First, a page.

Above: The main entrance to the church from the road with decorated stonework incorporated into the building.
It is often said about the history of London that there is no need to make up stories about its buildings because, in many cases, the truth is stranger than fiction. The history of this particular church admirably illustrates this point.
Standing on high ground near Clapton Common is a church that is decorated with some of the strangest architecture of any in London. It was built 1892-95 in Gothic style, by Joseph Morris and Sons, for the Agapemonite cult as the ‘Church of the Ark of the Covenant’. Although a Quaker, Joseph Morris contributed to the purchase of the site on Rookwood Road and two of his daughters, Violet (also an architect) and Olive (a wood-carver and engineer) were residents at Spaxton, Somerset, where they were members of the sect. Seating about 400 people the magnificent church, decorated with elaborate symbolism, was erected at the cost of £20,000, paid for by the leader of the cult – Henry James Prince (1811-99). The name comes from ‘Agapemone’, meaning literally ‘the abode of love’. The Agapemonites, who held decidedly unconventional views on marriage and the role of women, relocated to Upper Clapton from their original community, established in 1849 in Spaxton, Somerset. They had obviously prospered by this time.
Above: The stone spire with bronze figures at the base.
Although the church has a conventional floor plan, the exterior stonework is covered with an extensive collection of statuary and symbolism. The main doorway is flanked with large stone carvings of angels and the four evangelists symbolised by a winged man (St Matthew); a winged lion (St Mark); a winged ox or bull (St Luke); and an eagle (St John). The same four figures, cast in bronze, look out from the four corners of the base of the spire.
Above: Closeup of three of the bronze figures.
The two weather vanes appear to allude to the words of William Blake’s ‘Jerusalem’, depicting a fiery chariot and a sheaf of arrows (presumably of desire), while the main spire is surmounted by a spear. Inside the church, the stained glass windows, designed by the noted children’s book illustrator, Walter Crane and made by J S Sparrow, betray the unconventional nature of the sect as they illustrate the ‘true station of womankind’.
The Agapemonite cult had always been surrounded by scandal while based in Somerset. After the move to Clapton, this degenerated into a complete farce. The original leader, Henry James Prince, who claimed to be immortal, died in 1899 and was succeeded by the charming but philandering John Hugh Smyth-Pigott, who wasted no time before declaring himself to be ‘The Messiah’. Challenged by a jeering mob to prove his godhood by walking on water across Clapton Pond, Smyth-Pigott declined and retired to Somerset, where he was said to enjoy the favours of as many as seven ‘spiritual brides’ a week. Smyth-Pigott, who also claimed immortality, died in 1927, after which the cult went into decline.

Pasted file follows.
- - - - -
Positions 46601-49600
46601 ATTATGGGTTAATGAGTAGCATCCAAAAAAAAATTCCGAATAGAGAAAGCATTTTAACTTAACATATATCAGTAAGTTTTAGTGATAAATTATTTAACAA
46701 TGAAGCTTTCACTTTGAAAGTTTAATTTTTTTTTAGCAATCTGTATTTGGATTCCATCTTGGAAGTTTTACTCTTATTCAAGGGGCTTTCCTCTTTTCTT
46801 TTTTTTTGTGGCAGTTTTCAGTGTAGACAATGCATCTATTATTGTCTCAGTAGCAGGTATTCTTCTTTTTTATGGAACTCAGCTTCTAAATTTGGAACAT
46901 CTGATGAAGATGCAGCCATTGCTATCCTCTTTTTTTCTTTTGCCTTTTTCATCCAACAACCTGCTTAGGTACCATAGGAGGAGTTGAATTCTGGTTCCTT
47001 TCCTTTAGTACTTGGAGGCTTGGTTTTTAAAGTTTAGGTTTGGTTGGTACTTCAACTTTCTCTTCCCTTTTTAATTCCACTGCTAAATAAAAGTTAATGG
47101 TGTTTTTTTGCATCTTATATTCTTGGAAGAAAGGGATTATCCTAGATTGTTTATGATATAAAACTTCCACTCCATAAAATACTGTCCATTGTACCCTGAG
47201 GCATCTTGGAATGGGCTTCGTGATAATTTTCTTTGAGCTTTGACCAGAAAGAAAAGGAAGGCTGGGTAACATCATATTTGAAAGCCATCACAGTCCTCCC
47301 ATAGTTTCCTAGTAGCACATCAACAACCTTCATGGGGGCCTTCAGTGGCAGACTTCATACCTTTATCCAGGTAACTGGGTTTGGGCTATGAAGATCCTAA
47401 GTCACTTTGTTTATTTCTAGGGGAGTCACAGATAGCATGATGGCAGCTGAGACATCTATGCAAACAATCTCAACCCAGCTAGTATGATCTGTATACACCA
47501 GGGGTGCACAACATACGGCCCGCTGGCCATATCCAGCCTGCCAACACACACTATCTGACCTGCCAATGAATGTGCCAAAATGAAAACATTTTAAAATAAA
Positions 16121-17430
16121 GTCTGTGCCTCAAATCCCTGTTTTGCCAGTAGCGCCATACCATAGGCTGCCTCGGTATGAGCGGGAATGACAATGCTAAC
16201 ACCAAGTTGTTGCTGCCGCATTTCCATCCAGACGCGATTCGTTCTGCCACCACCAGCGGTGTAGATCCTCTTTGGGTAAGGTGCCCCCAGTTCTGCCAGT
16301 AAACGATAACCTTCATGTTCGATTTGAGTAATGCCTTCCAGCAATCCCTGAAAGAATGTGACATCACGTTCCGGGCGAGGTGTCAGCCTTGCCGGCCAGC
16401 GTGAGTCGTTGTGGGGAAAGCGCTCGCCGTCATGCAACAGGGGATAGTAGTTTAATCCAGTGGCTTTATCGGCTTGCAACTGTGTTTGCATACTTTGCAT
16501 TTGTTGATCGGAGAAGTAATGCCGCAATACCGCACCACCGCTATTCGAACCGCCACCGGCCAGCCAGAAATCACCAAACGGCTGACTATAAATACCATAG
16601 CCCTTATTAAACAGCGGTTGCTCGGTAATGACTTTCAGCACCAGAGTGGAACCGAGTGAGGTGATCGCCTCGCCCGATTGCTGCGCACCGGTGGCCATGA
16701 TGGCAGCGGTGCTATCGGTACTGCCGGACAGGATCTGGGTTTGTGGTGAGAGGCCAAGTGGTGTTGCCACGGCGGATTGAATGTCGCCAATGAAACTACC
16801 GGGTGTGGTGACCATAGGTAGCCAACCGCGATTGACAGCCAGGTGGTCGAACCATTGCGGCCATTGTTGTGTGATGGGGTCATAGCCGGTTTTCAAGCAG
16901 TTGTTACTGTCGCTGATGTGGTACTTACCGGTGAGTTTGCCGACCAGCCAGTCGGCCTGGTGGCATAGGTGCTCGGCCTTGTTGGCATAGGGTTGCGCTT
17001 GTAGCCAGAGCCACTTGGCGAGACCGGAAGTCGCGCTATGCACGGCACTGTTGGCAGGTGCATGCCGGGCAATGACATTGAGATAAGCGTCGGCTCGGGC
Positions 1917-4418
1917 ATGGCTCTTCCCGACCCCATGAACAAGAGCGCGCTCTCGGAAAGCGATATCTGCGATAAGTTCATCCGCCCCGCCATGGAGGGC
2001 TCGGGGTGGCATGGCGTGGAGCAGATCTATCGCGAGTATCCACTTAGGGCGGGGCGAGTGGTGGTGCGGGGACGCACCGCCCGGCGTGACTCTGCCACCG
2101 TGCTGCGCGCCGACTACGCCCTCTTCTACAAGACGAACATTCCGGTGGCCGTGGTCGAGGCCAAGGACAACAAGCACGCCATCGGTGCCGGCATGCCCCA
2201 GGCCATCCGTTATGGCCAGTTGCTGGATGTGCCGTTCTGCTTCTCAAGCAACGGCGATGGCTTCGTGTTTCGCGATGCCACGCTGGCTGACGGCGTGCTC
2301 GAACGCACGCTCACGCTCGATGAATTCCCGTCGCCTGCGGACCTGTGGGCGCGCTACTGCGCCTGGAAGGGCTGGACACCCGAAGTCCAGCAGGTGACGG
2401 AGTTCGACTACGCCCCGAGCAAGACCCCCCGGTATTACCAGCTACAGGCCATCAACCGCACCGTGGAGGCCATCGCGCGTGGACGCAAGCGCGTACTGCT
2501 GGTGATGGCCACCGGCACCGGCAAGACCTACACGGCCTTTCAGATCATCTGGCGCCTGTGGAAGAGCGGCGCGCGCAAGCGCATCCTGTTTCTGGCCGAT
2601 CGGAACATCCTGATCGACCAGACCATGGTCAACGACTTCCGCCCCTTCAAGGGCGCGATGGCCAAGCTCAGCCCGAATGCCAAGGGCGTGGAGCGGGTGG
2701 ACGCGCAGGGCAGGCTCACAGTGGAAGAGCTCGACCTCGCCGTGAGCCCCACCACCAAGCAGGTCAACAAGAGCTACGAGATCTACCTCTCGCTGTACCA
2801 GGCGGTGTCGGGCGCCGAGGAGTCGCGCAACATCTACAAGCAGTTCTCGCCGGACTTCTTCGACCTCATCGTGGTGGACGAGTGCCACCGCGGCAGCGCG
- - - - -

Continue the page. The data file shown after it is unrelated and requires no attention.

The church was closed in the 1920s, having been abandoned by the cult. It was later acquired in 1956 by the Church of the Ancient Catholics and called the Ancient Catholic Cathedral Church of the Good Shepherd. In 1969 the church was designated a Grade II* listed building. The reasons for the listing included ‘An imposing and very complete, late-Victorian church with a tall landmark spire, a splendid hammerbeam roof and a largely intact scheme of original fittings … The stained glass is extraordinary and has more than special interest in the context of Arts and Crafts design … The special historic interest as a built manifestation of the plurality of religious ideas that emerged in the 19th century, evidencing the more bizarre end of the belief spectrum.’
In 2005 the church was used as a place of worship by the Georgian Orthodox Church – originally the state religion of Georgia, in Western Europe. The full title is ‘Georgian Orthodox Cathedral of the Nativity of Our Lord’.
In 2016 the listed building was at the centre of a legal battle over who should receive the proceeds from its sale for £1 million. As has already been mentioned, the originator of the church was Henry James Prince and when he died, in 1902, he was succeeded by John Hugh Smyth-Piggott. An 1892 deed stated that any funds from the sale should be used to promote the objectives of the sect. But since the group no longer existed, Smyth-Piggott’s grand-daughters claimed that, because he was the last surviving member of the original trustees, they were entitled to the proceeds. A statement to the court read ‘All the community members are now long since deceased and gone. The six named are the direct descendants of Beloved and his ‘soul-bride’ … and are therefore the rightful and only true beneficiaries of the trust.’ Judgment in the case was reserved.
The ornate church stands in Rookwood Road, on the north side of Clapton Common. Being built on high ground, the spire can be seen from quite a distance, particularly from Hackney Marshes which lie to the east.